On November 14, 1889, Nellie Bly, the crusading young female reporter for Joseph Pulitzer’s World newspaper, left New York City by steamship on a quest to break the record for the fastest trip around the world. Also departing from New York that day—and heading in the opposite direction by train—was a young journalist from The Cosmopolitan magazine, Elizabeth Bisland. Each woman was determined to outdo Jules Verne’s fictional hero Phileas Fogg and circle the globe in less than eighty days. The dramatic race that ensued would span twenty-eight thousand miles, captivate the nation, and change both competitors’ lives forever.
The two women were a study in contrasts. Nellie Bly was a scrappy, hard-driving, ambitious reporter from Pennsylvania coal country who sought out the most sensational news stories, often going undercover to expose social injustice. Genteel and elegant, Elizabeth Bisland had been born into an aristocratic Southern family, preferred novels and poetry to newspapers, and was widely referred to as the most beautiful woman in metropolitan journalism. Both women, though, were talented writers who had carved out successful careers in the hypercompetitive, male-dominated world of big-city newspapers. Eighty Days brings these trailblazing women to life as they race against time and each other, unaided and alone, ever aware that the slightest delay could mean the difference between victory and defeat.
A vivid real-life re-creation of the race and its aftermath, from its frenzied start to the nail-biting dash at its finish, Eighty Days is history with the heart of a great adventure novel. Here’s the journey that takes us behind the walls of Jules Verne’s Amiens estate, into the back alleys of Hong Kong, onto the grounds of a Ceylon tea plantation, through storm-tossed ocean crossings and mountains blocked by snowdrifts twenty feet deep, and to many more unexpected and exotic locales from London to Yokohama. Along the way, we are treated to fascinating glimpses of everyday life in the late nineteenth century—an era of unprecedented technological advances, newly remade in the image of the steamship, the railroad, and the telegraph. For Nellie Bly and Elizabeth Bisland—two women ahead of their time in every sense of the word—were not only racing around the world. They were also racing through the very heart of the Victorian age. (description from publisher)
Completed in 1937 by a small cadre of volunteers, the Appalachian Trail spans fourteen states from Maine to Georgia and is more than 2,000 miles long. Now, 75 years after its completion, the A.T. remains America’s premier hiking trail and is known as “the People’s Path.” Visitors from all over the world are drawn to the trail for a variety of reasons: to reconnect with nature, to escape the stress of city life, to meet new people, or to experience a simpler life. Out of three million annual visitors, almost 2,000 attempt to earn the distinction of “thru-hiker” by walking all five million footsteps in one continuous journey.
The only illustrated book officially published with the Appalachian Trail Conservancy, The Appalachian Trail explores highlights of this legendary footpath with more than 250 spectacular contemporary images, historical photos and documents from the ATC archives, and detailed maps pinpointing each location along the trail. Readers can experience the trail as if their boots were on the path–passing by the iconic white trail blazes, taking in the surrounding wilderness at scenic overlooks, meeting other hikers at lean-tos or shelters, freezing at the sight of a black bear, moose, or other majestic wildlife.
With fascinating essays on topics ranging from the history of the trail to the hiking experience, this book is perfect for anyone interested in conservation, outdoor recreation, or American history, or for those who dream of one day becoming thru-hikers themselves. (description from publisher)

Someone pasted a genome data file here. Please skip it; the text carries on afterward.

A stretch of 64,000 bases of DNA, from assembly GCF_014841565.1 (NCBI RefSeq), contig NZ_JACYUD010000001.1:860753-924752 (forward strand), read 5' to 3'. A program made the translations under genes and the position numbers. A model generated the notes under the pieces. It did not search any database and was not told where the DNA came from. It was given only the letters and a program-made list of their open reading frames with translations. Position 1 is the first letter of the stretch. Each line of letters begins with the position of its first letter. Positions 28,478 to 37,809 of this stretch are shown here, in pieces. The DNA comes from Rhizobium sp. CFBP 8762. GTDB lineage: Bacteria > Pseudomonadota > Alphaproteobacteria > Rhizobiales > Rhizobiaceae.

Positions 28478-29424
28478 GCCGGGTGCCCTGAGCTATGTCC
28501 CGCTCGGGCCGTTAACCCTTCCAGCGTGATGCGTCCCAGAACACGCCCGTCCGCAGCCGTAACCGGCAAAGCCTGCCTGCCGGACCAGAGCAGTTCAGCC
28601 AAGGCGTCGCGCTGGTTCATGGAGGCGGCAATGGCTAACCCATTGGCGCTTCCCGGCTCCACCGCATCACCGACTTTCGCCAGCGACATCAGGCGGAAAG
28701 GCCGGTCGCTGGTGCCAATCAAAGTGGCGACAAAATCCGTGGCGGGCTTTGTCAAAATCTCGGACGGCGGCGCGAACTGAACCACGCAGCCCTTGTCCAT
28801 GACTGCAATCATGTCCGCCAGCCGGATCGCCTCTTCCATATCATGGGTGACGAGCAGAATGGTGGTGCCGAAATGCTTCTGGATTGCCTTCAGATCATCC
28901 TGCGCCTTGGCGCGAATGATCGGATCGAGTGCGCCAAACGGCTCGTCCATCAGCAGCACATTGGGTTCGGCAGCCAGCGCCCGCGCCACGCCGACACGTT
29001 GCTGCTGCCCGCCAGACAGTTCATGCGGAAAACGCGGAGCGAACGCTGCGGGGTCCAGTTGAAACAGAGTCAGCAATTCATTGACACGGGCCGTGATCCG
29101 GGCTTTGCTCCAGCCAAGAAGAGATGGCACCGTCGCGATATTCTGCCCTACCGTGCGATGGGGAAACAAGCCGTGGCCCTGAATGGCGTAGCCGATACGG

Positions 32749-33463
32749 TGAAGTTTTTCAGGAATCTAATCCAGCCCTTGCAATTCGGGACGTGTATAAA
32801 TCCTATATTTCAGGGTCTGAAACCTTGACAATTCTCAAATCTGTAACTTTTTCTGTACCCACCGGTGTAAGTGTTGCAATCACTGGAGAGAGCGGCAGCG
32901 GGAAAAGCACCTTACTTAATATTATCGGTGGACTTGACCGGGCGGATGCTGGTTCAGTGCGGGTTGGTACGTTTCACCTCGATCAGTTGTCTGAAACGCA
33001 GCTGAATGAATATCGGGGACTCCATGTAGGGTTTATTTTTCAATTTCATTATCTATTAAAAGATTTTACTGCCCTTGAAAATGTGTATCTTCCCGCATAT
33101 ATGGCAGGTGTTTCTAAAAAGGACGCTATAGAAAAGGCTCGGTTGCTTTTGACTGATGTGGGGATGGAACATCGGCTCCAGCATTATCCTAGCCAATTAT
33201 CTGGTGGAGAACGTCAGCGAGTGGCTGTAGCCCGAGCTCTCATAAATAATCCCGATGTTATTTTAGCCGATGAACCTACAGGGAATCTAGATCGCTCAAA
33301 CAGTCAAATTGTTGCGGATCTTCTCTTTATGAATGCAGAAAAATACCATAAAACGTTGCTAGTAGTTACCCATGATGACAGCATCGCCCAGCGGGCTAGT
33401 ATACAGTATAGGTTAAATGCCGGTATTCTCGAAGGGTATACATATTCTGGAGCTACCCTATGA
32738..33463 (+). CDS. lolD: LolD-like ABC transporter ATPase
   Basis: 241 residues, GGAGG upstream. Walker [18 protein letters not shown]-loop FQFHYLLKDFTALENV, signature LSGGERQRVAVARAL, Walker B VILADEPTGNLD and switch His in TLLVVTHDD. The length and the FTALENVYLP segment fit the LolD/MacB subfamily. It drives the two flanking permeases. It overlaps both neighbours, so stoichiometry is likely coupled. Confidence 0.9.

After hearing a glowing review on NPR praising this witty and charming book, I quickly placed a hold on a copy of Where’d You Go, Bernadette? by Maria Semple. Told primarily through emails, faxes, letters, and transcripts of taped conversations, the novel explores the events leading up to agoraphobic housewife Bernadette Fox’s disappearance. She and her Microsoft bigwig husband promise their gifted daughter Bee that if she gets straight A’s at her prestigious middle school, she can have anything she wants as a graduation gift. Bernadette’s worst nightmare comes true when Bee succeeds and chooses a family trip to Antarctica. She attempts to cope with this sudden obligation to be around (gasp) people; she even hires a virtual assistant in India to make all the vacation preparations! That’s why it is such a shock when Bernadette disappears just before they are due to embark on the trip. Bee compiles these documents looking for clues, hoping against all evidence that she can bring her mom home again.
Semple was a writer for Arrested Development and it shows in this book, in which witty dialogue and over-the-top scenarios abound. Bernadette’s feud with the PTA moms at Bee’s school, most notably with the one who lives next door, is ridiculous and hysterical. Neighbor tresspasses to insist that Bernadette remove some unsightly blackberry vines? Better erect a 5 ft. x 8 ft. billboard telling her to stay off the property, of course! But despite all of the wacky humor, at the heart of this novel is a very touching mother-daughter relationship. Bee will stop at nothing to find out what happened to her mother, and it is her unconditional love and determination that will render you unable to stop reading until you find out how their story ends.
In 1930, Agatha Christie married her second husband, Max Mallowan, an archeologist, and spent many happy seasons accompanying him on his archeological digs in the Middle East. Her experiences with the people and the environment then became inspirations for many of her most famous novels including Death on the Nile, Murder in Mesopotamia, and Murder on the Orient Express. Agatha Christie wrote Come, Tell Me How You Live as response to the many people who asked her what it was like to travel around the cradle of civilization on her husband’s expeditions in Syria, Iraq and many other places.
I ADORE this book. From lamenting over her husband shoving books into her carefully packed crate at the last minute to becoming tongue-tied with feeling inferior while chatting with their architect to running out of her bedroom screaming due to being covered in mice and cockroaches (her husband recommended that she just go to sleep and then she wouldn’t notice them crawling over her…yeah right), I just found Agatha to be so lovely and Britishy and wonderful! She manages to be both neurotic yet brave, awkward yet charming, silly yet shrewd, much like a heroine in a Sophie Kinsella or Katie Fforde novel. Come, Tell Me How You Live is the perfect mixture of personal memoir and travel adventure and a fascinating snapshot of the relationship between European archeologists and the Middle Eastern peoples during the years between the wars. This little known book is a fun read for all armchair travelers and Agatha Christie fans.